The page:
Cults - Mormonism

1 - 'Evangelicals and Mormons Together'?

By Dr. Paul M. Elliott
Why are some of America's leading "Evangelical" churches, seminaries, and ministries rushing to suppress or deny the truth about Mormonism?

From the TeachingtheWord Bible Knowledgebase

Part one of a series

Why are some of America's leading "Evangelical" churches, seminaries, and ministries rushing to suppress or deny the truth about Mormonism?

We live in a time when large segments of the nominally Evangelical church are "following a multitude to do evil" (Exodus 23:2). In one of the most glaring recent examples, some of America's leading churches, seminaries, and ministries have rushed to suppress or deny the cultic and pagan nature of Mormonism. Some who call themselves Evangelicals are even embracing this false religion as a legitimate branch of Christianity.

A Growing Scandal

This scandal first came to public prominence in August 2010, when noted Evangelical leaders participated in Mormon radio and television host Glenn Beck's "Restore Honor in America" rally on the steps of the Lincoln Memorial in Washington. Beck said, "These men and women here don't agree on fundamentals. They don't agree on everything that every church teaches. What they do agree on is that God is the answer."[1] Whose "God" was not at all clear.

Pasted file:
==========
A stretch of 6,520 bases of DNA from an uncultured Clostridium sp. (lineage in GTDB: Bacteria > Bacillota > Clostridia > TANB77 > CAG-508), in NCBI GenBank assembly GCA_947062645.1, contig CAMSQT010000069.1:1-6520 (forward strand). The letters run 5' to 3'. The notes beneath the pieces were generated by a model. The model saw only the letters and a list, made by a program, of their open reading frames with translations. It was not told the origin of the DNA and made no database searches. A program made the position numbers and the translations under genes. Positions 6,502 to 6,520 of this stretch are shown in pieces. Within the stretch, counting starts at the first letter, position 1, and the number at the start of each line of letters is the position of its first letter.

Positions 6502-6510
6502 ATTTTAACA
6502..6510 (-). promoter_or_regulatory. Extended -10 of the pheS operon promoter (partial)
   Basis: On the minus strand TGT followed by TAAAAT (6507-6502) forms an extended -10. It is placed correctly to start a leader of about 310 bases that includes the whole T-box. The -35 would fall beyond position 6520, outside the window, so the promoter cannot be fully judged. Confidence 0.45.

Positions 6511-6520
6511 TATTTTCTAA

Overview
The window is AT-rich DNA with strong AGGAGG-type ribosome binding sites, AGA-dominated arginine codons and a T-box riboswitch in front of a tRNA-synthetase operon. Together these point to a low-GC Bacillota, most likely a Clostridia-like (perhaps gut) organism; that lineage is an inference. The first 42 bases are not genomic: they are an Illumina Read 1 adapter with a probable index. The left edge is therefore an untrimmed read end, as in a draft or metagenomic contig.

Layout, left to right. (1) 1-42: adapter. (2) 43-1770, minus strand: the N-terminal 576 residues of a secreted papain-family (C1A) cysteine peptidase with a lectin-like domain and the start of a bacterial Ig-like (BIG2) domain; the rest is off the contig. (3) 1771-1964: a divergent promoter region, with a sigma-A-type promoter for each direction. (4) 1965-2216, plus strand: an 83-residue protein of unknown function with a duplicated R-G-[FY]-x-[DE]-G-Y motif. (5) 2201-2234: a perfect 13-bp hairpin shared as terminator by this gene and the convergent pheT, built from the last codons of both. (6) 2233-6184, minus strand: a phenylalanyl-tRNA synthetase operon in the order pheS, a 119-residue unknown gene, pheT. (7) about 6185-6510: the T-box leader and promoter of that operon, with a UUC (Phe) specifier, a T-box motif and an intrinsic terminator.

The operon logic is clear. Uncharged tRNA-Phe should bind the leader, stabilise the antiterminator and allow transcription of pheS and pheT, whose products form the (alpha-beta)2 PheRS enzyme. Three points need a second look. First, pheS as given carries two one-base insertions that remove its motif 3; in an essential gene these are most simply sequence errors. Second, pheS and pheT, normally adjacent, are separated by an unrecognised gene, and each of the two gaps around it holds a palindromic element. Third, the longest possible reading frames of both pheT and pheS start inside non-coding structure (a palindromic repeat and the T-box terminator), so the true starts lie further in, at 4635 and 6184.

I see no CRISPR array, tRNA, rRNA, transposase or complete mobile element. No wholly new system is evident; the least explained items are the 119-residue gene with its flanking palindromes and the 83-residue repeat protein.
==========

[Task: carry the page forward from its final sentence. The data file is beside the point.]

According to published news reports, among those who stood with Beck on this ecumenical, Christ-denying basis were Liberty University president Jerry Falwell, Jr.; former Focus on the Family president James Dobson; Richard Land, president of the Ethics and Religious Liberty Commission of the Southern Baptist Convention; rabbi and management consultant David Lapin; Evangelical television star and columnist Chuck Norris; mega-church pastor John Hagee; a number of Roman Catholic priests; and even some Muslim imams. Echoing the spiritually bankrupt Moral-Majority philosophy of his late father, Jerry Falwell, Jr. spoke for all of them when he said: "Glenn Beck's Mormon faith is irrelevant."[2]